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I'm considering options for a new portable PC. I'd like to keep power utilization at a minimum, while being able to run batch jobs as quickly as possible. Batch jobs I can generally parallelize using xargs in cases where the processing program itself does not know how to take advantage of multi-core.

So a low-voltage, multi-core chip seems pretty appealing. However, if a dual-core chip is going to have twice the (minimum) power consumption of a single-core chip, I might instead opt for a single core with a higher maximum clock speed. Are multi-core CPUs capable of temporarily shutting down one or more cores in order to lower power consumption?

What's the typical power consumption penalty for the addition of a core (or 3 cores for quad-core chips)? And by contrast, what is the typical minimum power consumption penalty for increased per-core processing speed? By "minumum" I mean to indicate that I'd like the machine to use as little power as possible when the cpu(s) is/are scaled down to the minimum frequency.

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portable pc == labtop? or small/lightweight pc? –  madmaze Dec 18 '10 at 0:29

2 Answers 2

up vote 2 down vote accepted

Nowadays processors technology are really advanced. When you need one core, you can just run it on one core and park the others (on intel cpus, at least).

The reason behind the multicore computing is that for a given architecture (e.g. core i7), given process (e.g. 45nm), given yield, if you scale up the frequency, on the high end of the spectrum the power will scale up much more than linear.

e.g. i3 processor: (**system** peak power)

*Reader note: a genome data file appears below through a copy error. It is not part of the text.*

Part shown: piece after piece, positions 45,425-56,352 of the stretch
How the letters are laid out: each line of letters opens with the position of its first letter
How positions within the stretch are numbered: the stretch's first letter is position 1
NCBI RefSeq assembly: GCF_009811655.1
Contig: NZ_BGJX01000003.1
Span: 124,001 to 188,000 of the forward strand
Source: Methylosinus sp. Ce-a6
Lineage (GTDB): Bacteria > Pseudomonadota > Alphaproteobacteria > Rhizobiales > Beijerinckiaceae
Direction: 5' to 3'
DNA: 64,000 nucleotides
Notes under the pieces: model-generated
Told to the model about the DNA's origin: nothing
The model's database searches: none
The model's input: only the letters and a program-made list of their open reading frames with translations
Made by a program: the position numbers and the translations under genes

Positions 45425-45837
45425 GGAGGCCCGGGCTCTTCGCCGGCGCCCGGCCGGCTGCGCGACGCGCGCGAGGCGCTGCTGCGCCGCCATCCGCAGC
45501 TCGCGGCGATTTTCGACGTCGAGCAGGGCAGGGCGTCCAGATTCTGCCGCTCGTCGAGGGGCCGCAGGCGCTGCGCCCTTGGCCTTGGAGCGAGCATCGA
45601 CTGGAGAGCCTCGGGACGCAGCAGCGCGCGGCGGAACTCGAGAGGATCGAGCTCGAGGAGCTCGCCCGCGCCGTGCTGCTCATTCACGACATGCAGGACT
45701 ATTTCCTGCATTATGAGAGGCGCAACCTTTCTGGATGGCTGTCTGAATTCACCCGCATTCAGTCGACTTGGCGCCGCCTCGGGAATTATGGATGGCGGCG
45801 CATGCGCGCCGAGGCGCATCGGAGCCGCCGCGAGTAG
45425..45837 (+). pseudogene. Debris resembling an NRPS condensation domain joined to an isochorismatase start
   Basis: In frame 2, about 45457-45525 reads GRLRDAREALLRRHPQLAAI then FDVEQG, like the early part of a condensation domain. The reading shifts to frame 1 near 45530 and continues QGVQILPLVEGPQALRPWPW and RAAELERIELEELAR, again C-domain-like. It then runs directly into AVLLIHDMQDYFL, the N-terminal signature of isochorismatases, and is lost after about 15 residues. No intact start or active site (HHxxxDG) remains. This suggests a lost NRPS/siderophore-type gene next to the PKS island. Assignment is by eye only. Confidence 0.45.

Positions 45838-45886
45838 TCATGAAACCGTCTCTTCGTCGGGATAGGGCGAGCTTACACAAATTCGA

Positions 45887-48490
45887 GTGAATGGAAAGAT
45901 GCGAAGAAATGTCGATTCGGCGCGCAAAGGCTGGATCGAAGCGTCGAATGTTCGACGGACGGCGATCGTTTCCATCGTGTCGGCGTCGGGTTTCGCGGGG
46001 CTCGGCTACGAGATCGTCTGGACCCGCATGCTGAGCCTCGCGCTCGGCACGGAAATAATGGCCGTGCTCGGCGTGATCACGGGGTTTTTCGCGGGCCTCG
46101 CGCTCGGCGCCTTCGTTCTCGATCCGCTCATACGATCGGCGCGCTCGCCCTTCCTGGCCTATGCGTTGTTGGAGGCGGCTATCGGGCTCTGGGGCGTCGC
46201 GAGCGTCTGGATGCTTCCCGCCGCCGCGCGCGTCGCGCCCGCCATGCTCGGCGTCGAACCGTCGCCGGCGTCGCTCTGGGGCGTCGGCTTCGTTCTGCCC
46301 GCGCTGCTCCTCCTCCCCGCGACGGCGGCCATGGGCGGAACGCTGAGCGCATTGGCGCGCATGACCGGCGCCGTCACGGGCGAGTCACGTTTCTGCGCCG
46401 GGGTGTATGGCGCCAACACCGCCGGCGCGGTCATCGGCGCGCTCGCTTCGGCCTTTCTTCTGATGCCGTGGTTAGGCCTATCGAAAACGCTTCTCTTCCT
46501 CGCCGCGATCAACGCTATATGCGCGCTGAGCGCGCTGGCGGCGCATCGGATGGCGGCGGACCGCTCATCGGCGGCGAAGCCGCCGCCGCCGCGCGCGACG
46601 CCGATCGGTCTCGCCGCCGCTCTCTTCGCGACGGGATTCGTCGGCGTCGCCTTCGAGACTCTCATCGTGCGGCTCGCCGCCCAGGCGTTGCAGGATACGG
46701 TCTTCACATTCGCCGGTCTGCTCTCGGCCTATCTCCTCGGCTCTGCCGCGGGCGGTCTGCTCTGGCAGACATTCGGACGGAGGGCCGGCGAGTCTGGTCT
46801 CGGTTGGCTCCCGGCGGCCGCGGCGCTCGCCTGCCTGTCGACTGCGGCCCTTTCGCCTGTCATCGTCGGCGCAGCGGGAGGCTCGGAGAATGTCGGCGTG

i3-530 @ 2.93 GHz = 127 Watt
i3-530 @ 3.3 GHz = 133 Watt
i3-530 @ 4.4 GHz = 171 Watt

Note that it is system peak power, not CPU peak power that is measured. Taking the idle power of the system (80 minuses the ~5-7 watt idle power that the CPU draws) you get around 54-100 Watt of peak CPU draw. going from 2.9 GHz to 4.4 GHz is a ~50% overclock but power almost double.

For most consumer level CPUs sold today the frequency is at a fairly low level (e.g. 2.93GHz above) so that a modest overclock generally would not cause much increase in peak power, but at the higher end of the spectrum (enthusiest CPU market) you are going into the steeper part of the curve.

Multicore CPUs deliver relatively linear performance gain (usually, 0.6-0.7x per additional core) at a usually lower power budget.

All in all, scaling less frequency and more core will generally give you better performance in a well-parallelized task.

p.s. <rant>if you had a problem you need to think of parallelizing it to make it work reasonably, perhaps portable PC would not be the answer. how about connecting to a power hungry computer at home to do some remote number crunching?</rant>

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Thanks, quite informative. In my case the performance gain would tend to be just about 1x, since in many cases each core will have a separate process to run. –  intuited Dec 20 '10 at 6:28
    
I don't really have a need for a desktop box; I'm figuring out what to get to upgrade from my current pentium M machine so I can relegate it to being a file server. I find that running it with the frequency locked at 600mHz is more or less adequate for most tasks, and that the exceptions tend to be things that are readily parallizable; for example, converting a directory full of .mp3 files to .ogg format. –  intuited Dec 20 '10 at 6:37

There are hardly any single core processors out there these days anyhow. If you look at Intel's specfinder, you'll see that a Core 2 Solo uses significantly less power (look at max TDP) than a quad core i7, but a low-voltage dual-core Core i7 UM uses only a little bit more than the core 2 solo, and will be significantly faster. Single-core processors are not worthwhile these days.

All modern processors can shut down cores and go into lower power states. Intel processors call this SpeedStep, and basically what it does is runs the processor at a much lower clock speed, and only runs at a higher clock speed when that processor power is actually needed.

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